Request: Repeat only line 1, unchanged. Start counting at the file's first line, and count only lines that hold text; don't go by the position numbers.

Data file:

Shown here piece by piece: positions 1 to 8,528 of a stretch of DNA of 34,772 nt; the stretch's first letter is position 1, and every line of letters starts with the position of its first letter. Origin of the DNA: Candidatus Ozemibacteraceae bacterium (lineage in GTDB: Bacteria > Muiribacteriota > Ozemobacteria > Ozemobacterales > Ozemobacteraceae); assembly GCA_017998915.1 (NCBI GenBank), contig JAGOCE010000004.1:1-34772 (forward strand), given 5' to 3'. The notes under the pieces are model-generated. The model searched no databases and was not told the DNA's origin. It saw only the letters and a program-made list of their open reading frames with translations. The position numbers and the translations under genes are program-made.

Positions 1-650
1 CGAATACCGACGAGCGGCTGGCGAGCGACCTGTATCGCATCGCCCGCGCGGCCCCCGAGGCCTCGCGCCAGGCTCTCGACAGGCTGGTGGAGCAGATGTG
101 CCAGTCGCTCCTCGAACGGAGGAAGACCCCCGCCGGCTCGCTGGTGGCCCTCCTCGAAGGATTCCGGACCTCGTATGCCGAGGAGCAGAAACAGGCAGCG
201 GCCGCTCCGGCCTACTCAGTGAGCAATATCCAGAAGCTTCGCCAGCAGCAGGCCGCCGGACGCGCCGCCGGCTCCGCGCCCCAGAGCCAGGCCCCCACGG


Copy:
Shown here piece by piece: positions 1 to 8,528 of a stretch of DNA of 34,772 nt; the stretch's first letter is position 1, and every line of letters starts with the position of its first letter. Origin of the DNA: Candidatus Ozemibacteraceae bacterium (lineage in GTDB: Bacteria > Muiribacteriota > Ozemobacteria > Ozemobacterales > Ozemobacteraceae); assembly GCA_017998915.1 (NCBI GenBank), contig JAGOCE010000004.1:1-34772 (forward strand), given 5' to 3'. The notes under the pieces are model-generated. The model searched no databases and was not told the DNA's origin. It saw only the letters and a program-made list of their open reading frames with translations. The position numbers and the translations under genes are program-made.